Whether a neutral sovereign is bound to pursue beyond his territorial waters a belligerent vessel fitted out in such waters in violation of his neutrality, has been much discussed. In La Amistad de Rues, 5 Wheat. 390, it was said by Story, J., that when a neutral nation is "called upon by either of the belligerents to act in such cases, all that justice seems to require is, that the neutral nation shall fairly execute its own laws, and give no asylum to the property unjustly captured." On the other hand, it is said by Story, J., in The Marianna Flora, 11 Wheat. 42, that "it is true, that it has been held in the courts of this country, that American ships, offending against our laws, and foreign ships, in like manner, offending within our jurisdiction, may, afterwards, be pursued and seized upon the ocean, and rightfully brought into our courts for adjudication. This, however, bas never been supposed to draw after it any right of visitation or search. The party, in such case, seizes at his peril. If he establishes the forfeiture, he is justified. If he fails, he must make full compensation in damages." Sir W. Harcourt, in criticising these rulings in Historicus (p. 158), says: "The principle to be deduced from this decision [La Amistad] is, that the neutral power can not be called upon by the injured belligerent to grant him any remedy beyond that which may be exercised over property or persons who are at the time within the neutral jurisdiction. It is true that, in the celebrated case of the Portuguese expedition to Terceira, it was contended by the Duke of Wellington's government that an expedition having frauduiently evaded the English jurisdiction, and started from these shores in violation of the enlistment act, the English Government was entitled to pursue and seize the ships beyond the jurisdiction. And though this opinion receives some countenance from the dicta of the

court in the American case of The Marianna Flora, 11 Wheat. 42, nevertheless this doctrine was vehemently, and it is generally thought successfully, controverted by the minority, of whom Sir J. Mackintosh and the late Dr. Joseph Phillimore and Mr. Huskisson were the principal spokesmen (vide Hansard, vol. xxiv, new series). At all events, I think it is quite clear that, whether such a right exists or not, on the part of a neutral, it is not a duty on his part which the belligerent can call upon him to enforce."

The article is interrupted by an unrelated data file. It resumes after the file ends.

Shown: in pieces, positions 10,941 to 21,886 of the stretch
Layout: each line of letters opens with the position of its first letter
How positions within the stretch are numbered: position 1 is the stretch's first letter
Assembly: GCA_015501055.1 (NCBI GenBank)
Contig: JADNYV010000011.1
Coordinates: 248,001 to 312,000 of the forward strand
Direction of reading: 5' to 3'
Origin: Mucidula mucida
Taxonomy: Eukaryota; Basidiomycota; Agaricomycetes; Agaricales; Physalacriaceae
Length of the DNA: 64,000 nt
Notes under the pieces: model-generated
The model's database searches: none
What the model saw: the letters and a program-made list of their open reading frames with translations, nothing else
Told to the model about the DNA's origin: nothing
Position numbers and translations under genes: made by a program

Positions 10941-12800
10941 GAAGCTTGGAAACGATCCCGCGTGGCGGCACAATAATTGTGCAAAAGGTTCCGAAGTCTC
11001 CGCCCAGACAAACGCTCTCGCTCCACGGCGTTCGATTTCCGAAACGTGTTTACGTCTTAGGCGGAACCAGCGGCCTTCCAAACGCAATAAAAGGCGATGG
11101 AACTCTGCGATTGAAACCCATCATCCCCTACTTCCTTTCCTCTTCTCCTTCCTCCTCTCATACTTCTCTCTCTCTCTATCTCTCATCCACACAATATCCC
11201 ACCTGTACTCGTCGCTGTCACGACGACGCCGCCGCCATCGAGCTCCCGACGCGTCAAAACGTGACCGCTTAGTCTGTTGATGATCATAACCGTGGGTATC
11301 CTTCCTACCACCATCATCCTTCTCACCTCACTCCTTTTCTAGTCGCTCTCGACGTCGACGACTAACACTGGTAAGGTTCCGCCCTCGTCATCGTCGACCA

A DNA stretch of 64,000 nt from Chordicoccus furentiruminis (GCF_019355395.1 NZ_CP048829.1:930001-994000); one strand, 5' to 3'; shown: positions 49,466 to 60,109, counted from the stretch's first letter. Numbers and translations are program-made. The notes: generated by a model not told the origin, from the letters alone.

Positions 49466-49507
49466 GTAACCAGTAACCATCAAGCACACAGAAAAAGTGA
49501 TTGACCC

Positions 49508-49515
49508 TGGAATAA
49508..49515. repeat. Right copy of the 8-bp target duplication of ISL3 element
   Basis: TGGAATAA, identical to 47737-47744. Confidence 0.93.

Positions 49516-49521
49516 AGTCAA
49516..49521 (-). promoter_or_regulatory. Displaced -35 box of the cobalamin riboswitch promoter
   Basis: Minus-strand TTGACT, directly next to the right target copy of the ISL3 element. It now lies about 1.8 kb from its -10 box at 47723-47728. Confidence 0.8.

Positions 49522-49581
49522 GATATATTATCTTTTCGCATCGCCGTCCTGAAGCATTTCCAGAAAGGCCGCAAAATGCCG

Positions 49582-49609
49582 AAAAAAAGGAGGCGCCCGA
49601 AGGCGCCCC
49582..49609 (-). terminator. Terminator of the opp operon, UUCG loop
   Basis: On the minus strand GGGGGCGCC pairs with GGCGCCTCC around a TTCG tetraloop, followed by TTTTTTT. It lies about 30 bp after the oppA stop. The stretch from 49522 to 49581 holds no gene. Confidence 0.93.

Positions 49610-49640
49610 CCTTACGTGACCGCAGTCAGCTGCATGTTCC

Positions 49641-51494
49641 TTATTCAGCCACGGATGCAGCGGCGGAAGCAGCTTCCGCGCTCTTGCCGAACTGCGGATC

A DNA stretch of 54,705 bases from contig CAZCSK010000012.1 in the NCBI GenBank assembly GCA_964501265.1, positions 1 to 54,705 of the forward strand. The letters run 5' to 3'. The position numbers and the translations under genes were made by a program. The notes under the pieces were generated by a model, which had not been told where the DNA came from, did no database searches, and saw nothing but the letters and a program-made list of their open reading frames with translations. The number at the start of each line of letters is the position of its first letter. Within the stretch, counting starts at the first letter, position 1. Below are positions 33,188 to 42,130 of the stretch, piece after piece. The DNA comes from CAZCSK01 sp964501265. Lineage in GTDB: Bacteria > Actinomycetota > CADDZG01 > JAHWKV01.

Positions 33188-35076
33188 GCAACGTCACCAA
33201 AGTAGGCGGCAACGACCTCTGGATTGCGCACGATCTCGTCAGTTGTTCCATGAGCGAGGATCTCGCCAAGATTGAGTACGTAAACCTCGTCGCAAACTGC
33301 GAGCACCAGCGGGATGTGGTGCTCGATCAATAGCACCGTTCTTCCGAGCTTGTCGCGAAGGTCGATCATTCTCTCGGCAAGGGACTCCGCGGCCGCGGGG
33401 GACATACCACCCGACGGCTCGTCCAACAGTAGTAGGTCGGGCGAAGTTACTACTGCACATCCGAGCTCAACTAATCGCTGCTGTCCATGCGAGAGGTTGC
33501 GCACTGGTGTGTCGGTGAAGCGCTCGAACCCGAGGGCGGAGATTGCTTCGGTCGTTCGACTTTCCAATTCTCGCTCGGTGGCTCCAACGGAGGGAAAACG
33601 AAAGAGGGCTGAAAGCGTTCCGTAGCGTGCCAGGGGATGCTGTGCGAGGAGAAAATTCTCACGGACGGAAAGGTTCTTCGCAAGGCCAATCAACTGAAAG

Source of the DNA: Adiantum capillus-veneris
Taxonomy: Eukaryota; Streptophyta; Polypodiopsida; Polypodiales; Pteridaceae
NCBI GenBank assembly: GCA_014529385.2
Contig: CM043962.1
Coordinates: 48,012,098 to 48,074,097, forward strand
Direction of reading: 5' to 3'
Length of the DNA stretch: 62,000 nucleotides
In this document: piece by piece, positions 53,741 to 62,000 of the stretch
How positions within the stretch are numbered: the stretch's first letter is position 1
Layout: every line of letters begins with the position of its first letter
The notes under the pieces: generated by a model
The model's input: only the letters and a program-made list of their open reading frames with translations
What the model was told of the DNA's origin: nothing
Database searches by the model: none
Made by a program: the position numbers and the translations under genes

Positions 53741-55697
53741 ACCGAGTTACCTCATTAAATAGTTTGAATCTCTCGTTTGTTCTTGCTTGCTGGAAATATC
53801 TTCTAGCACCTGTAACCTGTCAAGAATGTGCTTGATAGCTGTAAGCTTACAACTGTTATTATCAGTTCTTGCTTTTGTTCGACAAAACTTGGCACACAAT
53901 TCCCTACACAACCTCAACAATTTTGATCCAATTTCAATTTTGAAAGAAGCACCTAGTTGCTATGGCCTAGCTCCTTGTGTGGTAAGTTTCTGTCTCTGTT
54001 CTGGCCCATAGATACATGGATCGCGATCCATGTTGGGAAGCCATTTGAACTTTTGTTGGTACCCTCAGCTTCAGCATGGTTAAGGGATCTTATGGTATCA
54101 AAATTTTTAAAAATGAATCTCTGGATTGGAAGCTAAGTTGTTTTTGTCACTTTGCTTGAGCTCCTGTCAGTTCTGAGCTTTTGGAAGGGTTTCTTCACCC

During the war between Spain and the republics on the west coast of South America, the Peruvian Government, being unable to secure the clearance from the United States of ships of war for which it had contracted with citizens of the United States, entered into a secret convention with the Mosquera government in Colombia, which convention was ratified by President Mosquera November 20, 1866, under which Colombia undertook to purchase the vessels, and, after they arrived within Colombian jurisdiction, to sell and deliver them to Peru on terms which clearly indicated that the sale within the United States by Peru to Colombia was colorable only and in fraud of the neutrality laws of the United States. In pursuance of this convention, the Colombian Government, through its minister at Washington, obtained the release of the steamer R. R. Cuyler, which had been detained at New York for being fitted out in violation of the neutrality laws to make war in behalf of Peru and her allies against Spain, on the assurance that the vessel had been purchased by Colombia and was the property of that Government. When these proceedings became known to the Colombian Congress they were repudiated by that body, and the Colombian Government, President Mosquera having been displaced, disavowed and denounced them. Meanwhile, the Colombian Government was embarrassed by the presence of the vessel in its waters, involving the prospect of complications with Spain, and asked that it might be returned to New York under the naval protection of the United States. The Government of the United States declined to take this course, on the ground (1) that the vessel was permitted to depart from the jurisdiction of the United States in reliance upon the representations of the Colombian minister; (2) that, so far as the United States was concerned, the vessel must be considered as a foreign ship belonging to Colombia, and in nowise to the commercial marine of the United States; (3) that there was no law by which the United States could, under these circumstances, extend its control over the vessel in any place. whatsoever, so long as she was neither doing nor threatening any wrong to the United States; (4) that the United States could not receive her and cause her to be transferred in American waters to any belligerent.